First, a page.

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Better Models

8 May 2017
Climate change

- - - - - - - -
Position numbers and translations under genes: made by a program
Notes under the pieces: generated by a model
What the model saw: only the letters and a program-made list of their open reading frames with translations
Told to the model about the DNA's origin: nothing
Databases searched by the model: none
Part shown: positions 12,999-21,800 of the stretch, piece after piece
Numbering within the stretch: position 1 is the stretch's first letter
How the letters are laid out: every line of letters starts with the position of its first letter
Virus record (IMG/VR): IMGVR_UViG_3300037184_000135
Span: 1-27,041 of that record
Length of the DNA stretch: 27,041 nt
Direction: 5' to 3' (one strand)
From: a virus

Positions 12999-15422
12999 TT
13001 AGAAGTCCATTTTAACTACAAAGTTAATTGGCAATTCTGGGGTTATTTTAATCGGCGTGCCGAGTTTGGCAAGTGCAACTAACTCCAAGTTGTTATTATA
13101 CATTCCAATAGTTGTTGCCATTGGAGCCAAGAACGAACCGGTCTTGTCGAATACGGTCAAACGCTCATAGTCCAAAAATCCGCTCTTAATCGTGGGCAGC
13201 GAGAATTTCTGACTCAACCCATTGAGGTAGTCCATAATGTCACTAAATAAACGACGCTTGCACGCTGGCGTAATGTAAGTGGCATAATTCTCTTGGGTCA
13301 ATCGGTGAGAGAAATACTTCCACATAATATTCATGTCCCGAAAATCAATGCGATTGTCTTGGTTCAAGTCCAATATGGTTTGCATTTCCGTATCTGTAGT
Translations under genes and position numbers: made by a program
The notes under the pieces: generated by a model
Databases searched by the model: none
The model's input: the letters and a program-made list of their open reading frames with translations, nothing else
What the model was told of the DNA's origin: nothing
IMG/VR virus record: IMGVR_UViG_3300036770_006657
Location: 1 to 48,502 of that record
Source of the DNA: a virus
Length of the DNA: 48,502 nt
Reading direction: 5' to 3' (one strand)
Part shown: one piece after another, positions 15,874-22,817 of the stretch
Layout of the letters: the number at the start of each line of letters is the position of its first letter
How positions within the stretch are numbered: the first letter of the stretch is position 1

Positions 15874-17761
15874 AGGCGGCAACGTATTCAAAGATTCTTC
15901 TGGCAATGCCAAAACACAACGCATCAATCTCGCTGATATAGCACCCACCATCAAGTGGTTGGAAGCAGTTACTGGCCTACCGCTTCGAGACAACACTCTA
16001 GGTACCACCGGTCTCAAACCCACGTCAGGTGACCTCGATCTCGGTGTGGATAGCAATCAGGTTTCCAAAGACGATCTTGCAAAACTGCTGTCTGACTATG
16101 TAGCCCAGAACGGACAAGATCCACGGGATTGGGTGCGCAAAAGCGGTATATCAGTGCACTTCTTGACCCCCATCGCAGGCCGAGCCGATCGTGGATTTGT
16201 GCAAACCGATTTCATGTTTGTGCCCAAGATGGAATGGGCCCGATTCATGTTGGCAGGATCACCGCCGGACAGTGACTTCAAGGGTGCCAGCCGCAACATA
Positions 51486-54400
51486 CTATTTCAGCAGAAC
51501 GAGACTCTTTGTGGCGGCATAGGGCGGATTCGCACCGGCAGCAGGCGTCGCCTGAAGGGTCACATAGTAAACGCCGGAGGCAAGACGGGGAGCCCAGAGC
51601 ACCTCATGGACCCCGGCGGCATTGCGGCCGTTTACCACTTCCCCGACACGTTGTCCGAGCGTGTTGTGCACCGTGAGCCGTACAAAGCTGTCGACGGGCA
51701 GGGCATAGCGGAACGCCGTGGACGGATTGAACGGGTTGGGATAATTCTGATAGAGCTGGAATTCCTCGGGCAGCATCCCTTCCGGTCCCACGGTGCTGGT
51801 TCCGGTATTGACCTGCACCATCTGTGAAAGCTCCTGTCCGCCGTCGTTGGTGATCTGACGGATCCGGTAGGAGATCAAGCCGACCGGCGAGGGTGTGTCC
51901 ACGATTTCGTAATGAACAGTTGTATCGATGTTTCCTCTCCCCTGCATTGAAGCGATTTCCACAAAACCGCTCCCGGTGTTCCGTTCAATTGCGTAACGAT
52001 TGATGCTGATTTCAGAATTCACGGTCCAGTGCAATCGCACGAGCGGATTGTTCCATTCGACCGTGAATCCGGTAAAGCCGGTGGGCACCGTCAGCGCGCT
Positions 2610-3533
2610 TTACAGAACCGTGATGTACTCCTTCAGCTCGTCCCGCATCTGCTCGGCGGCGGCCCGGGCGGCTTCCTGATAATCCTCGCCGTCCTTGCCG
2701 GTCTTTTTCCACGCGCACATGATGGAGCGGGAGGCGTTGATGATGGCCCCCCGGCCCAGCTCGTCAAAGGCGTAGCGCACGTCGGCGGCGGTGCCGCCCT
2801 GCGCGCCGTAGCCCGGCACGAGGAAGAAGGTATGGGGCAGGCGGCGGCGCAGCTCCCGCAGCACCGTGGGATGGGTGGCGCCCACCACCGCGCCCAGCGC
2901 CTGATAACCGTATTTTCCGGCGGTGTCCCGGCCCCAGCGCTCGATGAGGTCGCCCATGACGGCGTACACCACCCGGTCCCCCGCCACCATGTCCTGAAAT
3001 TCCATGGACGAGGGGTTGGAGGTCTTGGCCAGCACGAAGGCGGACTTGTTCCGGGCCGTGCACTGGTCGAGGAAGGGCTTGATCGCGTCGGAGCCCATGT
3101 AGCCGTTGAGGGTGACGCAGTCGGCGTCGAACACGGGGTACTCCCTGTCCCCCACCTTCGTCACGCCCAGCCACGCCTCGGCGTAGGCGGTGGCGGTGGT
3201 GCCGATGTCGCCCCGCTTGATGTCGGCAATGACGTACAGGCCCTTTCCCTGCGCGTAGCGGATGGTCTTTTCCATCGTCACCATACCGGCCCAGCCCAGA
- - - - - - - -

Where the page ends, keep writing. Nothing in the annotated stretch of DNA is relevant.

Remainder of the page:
At https://phys.org/print413431868.html … Sent in by William. Yakov Ben-Haim, a professor of mechanical engineering in Haifa, has investigated what he calls an 'innovative dilemma' – a model that is innovative by including new concepts may come up with results more likely to be prone to error than a standard state of the art model. There is a tendency to add more and more information as it is gleaned to models used right across the disciplines from engineering to economics and climate change. Not all progress is an actual improvement. As a lot of research nowadays revolves around modeling and computer simulation, some of it extremely dense in nature, does this mean there is a problem? The paper is published in The Proceedings of the Royal Society A (May 2017). The idea seems to show that some models work better for different arguments, and innovative offerings (the complicated ones) may be okay at a more severe trade-off than simple models. In other words, the more complex a model it the more difficult it is to predict a 'rare' event. 

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